18. Pasculli, Le Api (The Bees) (grade xxx). Here is a piece designed to make an audience gasp! Antonio Pasculli (1842-1924) was a virtuoso player who wrote pieces for himself to perform. It’s not hard to see that his fingerwork must have been remarkable, as well as his mastery of circular breathing. Perhaps more surprising is that the music manages to remain good-humoured throughout, particularly in the capable hands of Christopher Redgate. (This track can also be seen in a visual version at https://www.youtube.com/watch?v=Oxu7L3yqdn8.)
19. John Casken, Amethyst Deceiver (2009) (grade xxx). This piece is inspired by the idea of a mysterious woodland locale in which strange things come to life. (‘Amethyst decievers’ are tiny purple mushrooms that look like the poisonous Lilac Fibrecap, but are in fact edible when cooked.) It is indicated to be played ‘freely, and with an air of mischief’, which it certainly is in the expert hands of the author of this website, James Turnbull. Notice how contemporary techniques – quarter tones, chords – are used naturally, to add mystery and magic to the composition.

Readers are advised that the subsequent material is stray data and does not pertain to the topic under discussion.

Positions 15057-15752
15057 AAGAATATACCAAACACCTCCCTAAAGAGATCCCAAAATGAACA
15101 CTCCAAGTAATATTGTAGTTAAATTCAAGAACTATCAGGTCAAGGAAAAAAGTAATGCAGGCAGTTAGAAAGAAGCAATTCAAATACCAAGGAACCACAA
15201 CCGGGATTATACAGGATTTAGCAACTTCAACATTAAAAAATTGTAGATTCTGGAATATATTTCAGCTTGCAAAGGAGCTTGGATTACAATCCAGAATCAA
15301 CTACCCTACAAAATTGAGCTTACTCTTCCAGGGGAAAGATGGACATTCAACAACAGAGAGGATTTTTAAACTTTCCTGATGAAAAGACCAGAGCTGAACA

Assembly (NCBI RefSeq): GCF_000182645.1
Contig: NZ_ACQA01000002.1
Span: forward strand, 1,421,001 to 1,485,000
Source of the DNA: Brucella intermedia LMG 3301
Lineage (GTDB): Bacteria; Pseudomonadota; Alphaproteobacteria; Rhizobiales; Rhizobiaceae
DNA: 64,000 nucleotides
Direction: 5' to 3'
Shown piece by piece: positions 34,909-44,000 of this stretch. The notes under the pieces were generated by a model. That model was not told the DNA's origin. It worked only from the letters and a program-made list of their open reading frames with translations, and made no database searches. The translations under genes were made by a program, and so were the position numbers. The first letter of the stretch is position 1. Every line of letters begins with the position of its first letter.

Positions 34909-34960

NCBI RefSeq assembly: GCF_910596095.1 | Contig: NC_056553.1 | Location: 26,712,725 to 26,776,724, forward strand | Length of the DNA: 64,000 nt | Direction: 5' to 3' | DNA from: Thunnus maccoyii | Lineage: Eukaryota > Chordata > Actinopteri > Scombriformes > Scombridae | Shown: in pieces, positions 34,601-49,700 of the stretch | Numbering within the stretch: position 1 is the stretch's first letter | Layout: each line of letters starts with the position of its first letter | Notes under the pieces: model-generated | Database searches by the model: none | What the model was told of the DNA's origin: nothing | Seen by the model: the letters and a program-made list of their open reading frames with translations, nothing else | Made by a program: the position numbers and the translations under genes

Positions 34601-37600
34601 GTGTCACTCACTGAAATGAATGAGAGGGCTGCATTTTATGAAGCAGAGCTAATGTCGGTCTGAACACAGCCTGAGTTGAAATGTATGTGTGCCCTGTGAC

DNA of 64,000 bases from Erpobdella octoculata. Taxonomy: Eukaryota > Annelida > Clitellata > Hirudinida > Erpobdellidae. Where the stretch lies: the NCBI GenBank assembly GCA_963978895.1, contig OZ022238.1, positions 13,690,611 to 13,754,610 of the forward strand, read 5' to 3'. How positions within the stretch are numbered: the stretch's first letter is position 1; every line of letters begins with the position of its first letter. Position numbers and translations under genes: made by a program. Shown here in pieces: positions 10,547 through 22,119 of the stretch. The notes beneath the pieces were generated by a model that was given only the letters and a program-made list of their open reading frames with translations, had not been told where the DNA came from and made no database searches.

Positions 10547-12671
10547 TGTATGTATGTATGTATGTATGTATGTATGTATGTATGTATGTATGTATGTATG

ABOUT JEREMY POLMEAR
Jeremy Polmear has made four recordings in partnership with the pianist Diana Ambache, and they have given recitals in thirty three countries as well as at London’s Wigmore Hall and Purcell Room. They have created programmes of words and music with actors such as Jenny Agutter, Billie Whitelaw and Susanna York, and have given courses for the City University Business School and London Business School, using the arts as a management training tool. As a freelance oboist, Jeremy has played with a number of the capital’s chamber and ballet orchestras, including the London Mozart Players, English National Ballet and the City of London Sinfonia. He founded the CD label Oboe Classics in 2002, and performs on five of its 29 titles.